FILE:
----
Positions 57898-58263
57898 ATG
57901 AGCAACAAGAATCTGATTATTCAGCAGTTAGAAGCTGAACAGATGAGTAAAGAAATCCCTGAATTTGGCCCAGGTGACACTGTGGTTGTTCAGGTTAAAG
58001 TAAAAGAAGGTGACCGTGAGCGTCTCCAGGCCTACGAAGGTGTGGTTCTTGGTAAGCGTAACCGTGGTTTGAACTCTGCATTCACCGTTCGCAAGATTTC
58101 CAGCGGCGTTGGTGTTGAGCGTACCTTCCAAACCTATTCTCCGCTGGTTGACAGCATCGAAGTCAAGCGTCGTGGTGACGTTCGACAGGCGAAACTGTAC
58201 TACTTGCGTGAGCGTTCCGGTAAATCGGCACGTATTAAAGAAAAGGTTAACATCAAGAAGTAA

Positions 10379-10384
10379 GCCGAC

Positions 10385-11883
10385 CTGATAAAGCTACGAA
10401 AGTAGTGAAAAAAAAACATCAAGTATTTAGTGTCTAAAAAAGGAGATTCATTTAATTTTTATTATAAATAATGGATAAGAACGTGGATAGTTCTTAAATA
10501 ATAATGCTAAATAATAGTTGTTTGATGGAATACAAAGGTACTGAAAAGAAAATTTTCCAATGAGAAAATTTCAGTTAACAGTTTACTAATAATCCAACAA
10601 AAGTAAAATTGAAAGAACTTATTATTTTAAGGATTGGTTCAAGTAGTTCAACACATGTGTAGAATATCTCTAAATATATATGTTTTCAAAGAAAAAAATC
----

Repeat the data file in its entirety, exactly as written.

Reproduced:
Positions 57898-58263
57898 ATG
57901 AGCAACAAGAATCTGATTATTCAGCAGTTAGAAGCTGAACAGATGAGTAAAGAAATCCCTGAATTTGGCCCAGGTGACACTGTGGTTGTTCAGGTTAAAG
58001 TAAAAGAAGGTGACCGTGAGCGTCTCCAGGCCTACGAAGGTGTGGTTCTTGGTAAGCGTAACCGTGGTTTGAACTCTGCATTCACCGTTCGCAAGATTTC
58101 CAGCGGCGTTGGTGTTGAGCGTACCTTCCAAACCTATTCTCCGCTGGTTGACAGCATCGAAGTCAAGCGTCGTGGTGACGTTCGACAGGCGAAACTGTAC
58201 TACTTGCGTGAGCGTTCCGGTAAATCGGCACGTATTAAAGAAAAGGTTAACATCAAGAAGTAA

Positions 10379-10384
10379 GCCGAC

Positions 10385-11883
10385 CTGATAAAGCTACGAA
10401 AGTAGTGAAAAAAAAACATCAAGTATTTAGTGTCTAAAAAAGGAGATTCATTTAATTTTTATTATAAATAATGGATAAGAACGTGGATAGTTCTTAAATA
10501 ATAATGCTAAATAATAGTTGTTTGATGGAATACAAAGGTACTGAAAAGAAAATTTTCCAATGAGAAAATTTCAGTTAACAGTTTACTAATAATCCAACAA
10601 AAGTAAAATTGAAAGAACTTATTATTTTAAGGATTGGTTCAAGTAGTTCAACACATGTGTAGAATATCTCTAAATATATATGTTTTCAAAGAAAAAAATC